Galway 2020's troubled gestation was dealt a further - and very significant - blow this week, with Galway's leading international theatre company, Druid, announcing it was withdrawing its major international production from the Galway 2020 European Capital of Culture programme.
The Druid production, Middle Island, inspired by Colm Tóibín’s novella and play, Testament, about the life of Mary after the death of Jesus, was to have been one of several flagship projects in the €46 million programme, and would have involved performances on Inis Meáin. It is understood that Druid had put two years of work into Middle Island, but the budget offered no longer made it feasible.
In a statement, Druid Theatre Company, said it had been "forced to withdraw" the Middle Island project due to "the loss of time, significant budget cuts, and communication issues". The statement continued: "We have raised our concerns with the chair of Galway 2020 and are in ongoing discussions with them."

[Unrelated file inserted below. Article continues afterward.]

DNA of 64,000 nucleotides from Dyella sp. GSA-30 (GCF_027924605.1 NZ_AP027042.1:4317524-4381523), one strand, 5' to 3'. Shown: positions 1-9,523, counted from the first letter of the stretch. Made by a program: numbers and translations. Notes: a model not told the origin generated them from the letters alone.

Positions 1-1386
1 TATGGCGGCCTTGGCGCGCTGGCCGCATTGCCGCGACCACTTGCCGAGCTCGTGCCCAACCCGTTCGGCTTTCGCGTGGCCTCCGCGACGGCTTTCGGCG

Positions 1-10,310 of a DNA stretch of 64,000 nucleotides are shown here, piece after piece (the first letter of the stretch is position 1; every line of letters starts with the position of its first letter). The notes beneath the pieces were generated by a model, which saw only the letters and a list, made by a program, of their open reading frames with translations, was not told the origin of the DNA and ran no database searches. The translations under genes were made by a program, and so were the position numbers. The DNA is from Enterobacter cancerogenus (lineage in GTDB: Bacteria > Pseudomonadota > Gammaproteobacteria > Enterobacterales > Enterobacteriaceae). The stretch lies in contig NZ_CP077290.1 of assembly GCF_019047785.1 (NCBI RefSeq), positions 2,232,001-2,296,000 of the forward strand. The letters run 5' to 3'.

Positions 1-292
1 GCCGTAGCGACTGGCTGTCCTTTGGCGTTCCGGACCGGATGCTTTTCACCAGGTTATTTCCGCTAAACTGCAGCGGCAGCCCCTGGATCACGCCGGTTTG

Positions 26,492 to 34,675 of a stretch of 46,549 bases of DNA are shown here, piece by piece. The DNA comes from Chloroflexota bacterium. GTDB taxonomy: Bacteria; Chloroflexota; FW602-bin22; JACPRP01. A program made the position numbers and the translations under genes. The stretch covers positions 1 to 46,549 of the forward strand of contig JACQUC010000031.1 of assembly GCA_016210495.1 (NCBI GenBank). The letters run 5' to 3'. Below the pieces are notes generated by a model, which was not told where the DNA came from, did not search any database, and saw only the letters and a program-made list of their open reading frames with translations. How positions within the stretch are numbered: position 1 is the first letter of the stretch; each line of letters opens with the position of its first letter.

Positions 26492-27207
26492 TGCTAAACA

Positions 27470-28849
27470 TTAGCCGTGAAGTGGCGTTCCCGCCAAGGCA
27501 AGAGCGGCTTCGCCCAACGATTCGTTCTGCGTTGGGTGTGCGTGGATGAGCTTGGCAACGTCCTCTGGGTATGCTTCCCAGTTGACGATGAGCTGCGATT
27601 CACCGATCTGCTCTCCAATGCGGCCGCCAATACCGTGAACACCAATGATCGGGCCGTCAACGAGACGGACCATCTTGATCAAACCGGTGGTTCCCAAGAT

'Galway 2020 has been dogged by controversy. It lost its creative director, Chris Baldwin, in May, while its chief executive, Hannah Kiely, stepped down last month'
However Druid emphasised it had not pulled out of Galway 2020, and that it intends to work with it and fund an alternative project, which has as yet to be identified. "Like other Galway producers, we want to make 2020 a success which builds upon the work of the Galway cultural community over the past decades," the statement said. "We are working actively with Galway 2020 to identify an alternative project.”
Galway 2020 has been dogged by controversy. It lost its creative director, Chris Baldwin, in May, while its chief executive of just over a year, Hannah Kiely, stepped down last month. This week, the 2020 board announced that the Galway City Council director of services Patricia Philbin would replace Ms Kiely. However there is still no creative lead, in spite of a commitment to appoint one by late July.
It is understood that those behind other artistic projects for Galway 2020 are due to meet the chief executives of Galway city and county councils later this week, and are expected to raise similar concerns to Druid, regarding creative vision, funding shortfalls, and communication.